Sports features editor at The Guardian, The Observer and theguardian.com, in charge of commissioning and helming all non-football content. I also regularly write for our print and online platforms, focusing mainly on football and boxing.
I've previously worked as a news editor at the Ealing Gaze...
Manchester United have been urged to stop their supporters singing a song about Romelu Lukaku that makes reference to the size of the striker’s manhood on the basis that it reinforces racist stereotypes. The anti-discrimination organisation Kick It Out intervened after footage emerged of United fans singing the song, which goes to the tune of the Stone Roses hit Made of Stone, during the team’s 3-0 victory over Basel at Old Trafford in the Champions League last week.
Some 446 days after the trauma of Nice, after he was left grey with despair and humiliation by England’s defeat to Iceland, management continues to be a bruising experience for Roy Hodgson. This was meant to be his glorious homecoming, the son of a Croydon bus driver returning to his boyhood club and immediately kick-starting a recovering campaign. Instead it ended in Crystal Palace becoming the first the club in top-flight history to lose their opening five league games without scoring.
Roy Hodgson described defeat in his first match as Crystal Palace manager as a painful experience and said his principal task is to prevent his players “digging themselves into a grave”. Palace find themselves rooted to the bottom of the Premier League on the back of no wins and no goals in the opening five fixtures of the campaign – a top-flight record – and they now face a daunting set of fixtures.
Muck Rack makes it simple to find people, tweets, or articles that mention any name, keyword, company, hashtag etc. We've compiled this guide to help you make the most of your search.
Selecting a term
Start searching tweets, articles from media outlets, articles mentioned in tweets, journalists'
names, titles and bios with some suggested searches:
Companies or Topics (e.g. iPhone, Microsoft)
Phrases (e.g. "cloud computing") — use quotes to keep the terms together
Twitter handles (e.g. @username) — returns those who have mentioned or replied to
Names (e.g. "David Pogue")
Hashtags (e.g. #sxsw, #london2012)
Bio details (e.g. vegan, Olympics, father)
Muck Rack's Advanced Search allows for many boolean operators.
Find results that mention multiple specified terms, use AND or
+. For example, ensure each result contains both Elon Musk and Mark Zuckerberg by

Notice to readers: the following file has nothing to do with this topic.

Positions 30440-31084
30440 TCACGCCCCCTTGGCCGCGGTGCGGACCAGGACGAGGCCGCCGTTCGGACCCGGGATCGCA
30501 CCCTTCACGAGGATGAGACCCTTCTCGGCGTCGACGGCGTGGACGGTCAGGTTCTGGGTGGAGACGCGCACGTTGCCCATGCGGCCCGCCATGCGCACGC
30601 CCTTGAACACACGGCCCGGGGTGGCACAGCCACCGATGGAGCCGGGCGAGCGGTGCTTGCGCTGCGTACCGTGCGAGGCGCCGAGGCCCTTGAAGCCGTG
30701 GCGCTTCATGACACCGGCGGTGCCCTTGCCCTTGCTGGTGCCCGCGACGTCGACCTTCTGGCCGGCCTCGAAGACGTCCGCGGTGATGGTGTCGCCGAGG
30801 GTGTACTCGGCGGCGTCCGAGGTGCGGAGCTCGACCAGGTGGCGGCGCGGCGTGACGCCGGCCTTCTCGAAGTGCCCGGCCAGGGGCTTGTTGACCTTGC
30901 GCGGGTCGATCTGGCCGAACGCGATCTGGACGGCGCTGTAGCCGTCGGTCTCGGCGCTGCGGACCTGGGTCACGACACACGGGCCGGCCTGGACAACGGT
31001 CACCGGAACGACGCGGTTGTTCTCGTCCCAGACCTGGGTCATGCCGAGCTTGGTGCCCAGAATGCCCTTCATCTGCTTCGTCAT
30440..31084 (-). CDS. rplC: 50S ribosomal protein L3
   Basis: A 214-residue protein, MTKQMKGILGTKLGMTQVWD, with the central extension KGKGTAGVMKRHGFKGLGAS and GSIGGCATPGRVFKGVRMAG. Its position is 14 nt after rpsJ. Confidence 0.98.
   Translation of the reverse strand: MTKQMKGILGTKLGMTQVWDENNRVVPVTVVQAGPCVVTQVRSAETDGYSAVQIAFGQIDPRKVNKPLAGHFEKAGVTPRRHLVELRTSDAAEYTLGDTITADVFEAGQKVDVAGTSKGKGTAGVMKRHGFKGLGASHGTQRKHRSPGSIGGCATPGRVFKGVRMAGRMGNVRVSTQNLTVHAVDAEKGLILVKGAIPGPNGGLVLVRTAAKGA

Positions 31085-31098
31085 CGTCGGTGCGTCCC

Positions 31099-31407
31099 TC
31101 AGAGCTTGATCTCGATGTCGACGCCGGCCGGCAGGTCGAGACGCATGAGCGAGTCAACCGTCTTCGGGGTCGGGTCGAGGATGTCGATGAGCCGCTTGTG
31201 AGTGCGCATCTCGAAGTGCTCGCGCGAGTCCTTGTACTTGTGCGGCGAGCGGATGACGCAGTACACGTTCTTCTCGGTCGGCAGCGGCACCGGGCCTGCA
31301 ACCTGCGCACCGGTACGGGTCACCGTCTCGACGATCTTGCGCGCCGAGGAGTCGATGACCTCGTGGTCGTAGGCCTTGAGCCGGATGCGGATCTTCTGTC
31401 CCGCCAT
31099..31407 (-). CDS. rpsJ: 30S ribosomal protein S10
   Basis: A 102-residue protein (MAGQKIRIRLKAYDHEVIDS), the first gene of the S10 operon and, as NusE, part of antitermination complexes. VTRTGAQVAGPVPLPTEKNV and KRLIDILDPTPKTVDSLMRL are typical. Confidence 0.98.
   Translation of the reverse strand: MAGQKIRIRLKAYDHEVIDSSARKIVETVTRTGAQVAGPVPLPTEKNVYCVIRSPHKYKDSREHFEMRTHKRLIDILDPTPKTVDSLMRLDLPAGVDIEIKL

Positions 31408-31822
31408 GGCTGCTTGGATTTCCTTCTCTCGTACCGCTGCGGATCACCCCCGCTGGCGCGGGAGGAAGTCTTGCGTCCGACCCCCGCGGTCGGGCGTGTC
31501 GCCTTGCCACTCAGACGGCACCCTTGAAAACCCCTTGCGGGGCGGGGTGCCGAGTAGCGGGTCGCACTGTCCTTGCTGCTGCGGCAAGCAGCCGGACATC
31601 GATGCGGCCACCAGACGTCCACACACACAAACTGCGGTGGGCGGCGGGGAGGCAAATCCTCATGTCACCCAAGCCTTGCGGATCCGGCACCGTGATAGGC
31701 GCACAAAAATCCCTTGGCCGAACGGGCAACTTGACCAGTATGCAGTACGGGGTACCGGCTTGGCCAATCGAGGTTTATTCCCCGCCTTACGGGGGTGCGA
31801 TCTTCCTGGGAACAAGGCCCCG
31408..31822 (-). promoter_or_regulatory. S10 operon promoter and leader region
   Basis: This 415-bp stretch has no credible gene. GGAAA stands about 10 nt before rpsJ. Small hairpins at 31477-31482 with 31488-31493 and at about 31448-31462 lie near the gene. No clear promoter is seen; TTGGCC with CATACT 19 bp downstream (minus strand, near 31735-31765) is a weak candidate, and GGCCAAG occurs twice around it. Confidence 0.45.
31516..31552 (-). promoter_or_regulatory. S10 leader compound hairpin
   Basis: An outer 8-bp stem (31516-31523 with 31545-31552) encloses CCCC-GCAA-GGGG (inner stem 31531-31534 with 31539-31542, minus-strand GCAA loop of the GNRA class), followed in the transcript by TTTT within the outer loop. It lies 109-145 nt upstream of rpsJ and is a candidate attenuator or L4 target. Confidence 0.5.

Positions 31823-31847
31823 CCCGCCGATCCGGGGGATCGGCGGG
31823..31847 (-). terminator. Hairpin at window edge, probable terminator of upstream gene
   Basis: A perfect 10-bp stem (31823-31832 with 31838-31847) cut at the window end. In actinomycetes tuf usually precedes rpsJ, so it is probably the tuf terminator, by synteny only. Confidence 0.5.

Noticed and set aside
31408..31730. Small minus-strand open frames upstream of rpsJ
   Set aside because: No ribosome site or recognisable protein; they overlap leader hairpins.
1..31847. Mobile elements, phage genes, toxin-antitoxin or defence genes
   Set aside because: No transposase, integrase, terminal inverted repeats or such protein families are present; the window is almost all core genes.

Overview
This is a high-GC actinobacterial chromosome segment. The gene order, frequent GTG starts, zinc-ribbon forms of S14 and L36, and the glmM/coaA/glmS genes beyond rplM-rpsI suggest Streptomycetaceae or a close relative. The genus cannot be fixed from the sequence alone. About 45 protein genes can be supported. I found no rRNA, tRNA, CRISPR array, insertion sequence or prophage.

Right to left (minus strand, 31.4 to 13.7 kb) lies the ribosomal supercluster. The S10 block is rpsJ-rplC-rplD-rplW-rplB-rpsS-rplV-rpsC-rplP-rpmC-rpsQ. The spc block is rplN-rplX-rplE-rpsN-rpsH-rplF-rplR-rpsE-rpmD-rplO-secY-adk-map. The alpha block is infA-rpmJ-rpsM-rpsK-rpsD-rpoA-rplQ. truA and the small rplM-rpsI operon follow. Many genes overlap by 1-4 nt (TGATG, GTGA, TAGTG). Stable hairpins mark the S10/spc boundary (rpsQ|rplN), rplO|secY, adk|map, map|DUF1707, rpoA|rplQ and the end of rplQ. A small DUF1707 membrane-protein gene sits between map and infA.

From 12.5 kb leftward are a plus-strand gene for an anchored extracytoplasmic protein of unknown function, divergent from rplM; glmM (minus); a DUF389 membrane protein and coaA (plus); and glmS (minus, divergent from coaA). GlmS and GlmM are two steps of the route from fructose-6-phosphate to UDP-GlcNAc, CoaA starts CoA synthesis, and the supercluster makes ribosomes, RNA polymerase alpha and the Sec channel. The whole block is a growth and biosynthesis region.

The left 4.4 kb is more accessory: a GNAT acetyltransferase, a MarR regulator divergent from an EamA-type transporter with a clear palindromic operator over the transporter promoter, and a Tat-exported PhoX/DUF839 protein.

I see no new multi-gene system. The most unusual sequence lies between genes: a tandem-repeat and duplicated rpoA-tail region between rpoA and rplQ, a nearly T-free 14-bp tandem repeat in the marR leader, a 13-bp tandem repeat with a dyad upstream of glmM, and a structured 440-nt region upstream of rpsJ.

searching Obama AND Romney or Obama + Romney.
Use the operators OR or , to broaden your search when you'd like either of
multiple terms to appear in results. (This is the default behavior of our search when no operators
are used.) For example, search for democrat OR republican to find results that refer to
Democrats and/or Republicans.
Use NOT or - to subtract results from your search. For
example, searching Disney will yield results about the Walt Disney Company as well as Walt Disney
World Resort. To exclude mentions of Disney World, search for Disney -World or Disney
When using one of these operators with a phrase, enclose it in quotation marks. For example, you can
find results about smartphones excluding Apple's iPhone 4S by searching smartphone -"iPhone
Exact case matching or punctuation
If you're searching for a brand name or keyword that relies on specific punctuation marks or capitalization, you can
find results that match your exact query by adding matchcase: before the keyword you're searching for, like matchcase:E*TRADE .
Use parentheses to separate multiple
boolean phrases. For example, to find journalists talking about having fun in Disney World or
Disneyland, search for ("disney world" OR disneyland) AND fun.
An asterisk can be used to search for any variation of a root word truncated by the asterisk. For example, searching for admin* will return results for administrator, administration, administer, administered, etc.
A near operator is an AND operator where you can control the distance between the words. You can vary the distance the near operation uses by adding a forward slash and number (between 0-99) such as strawberries NEAR/10 "whipped cream", which means the strawberries must exist within 10 words of "whipped cream".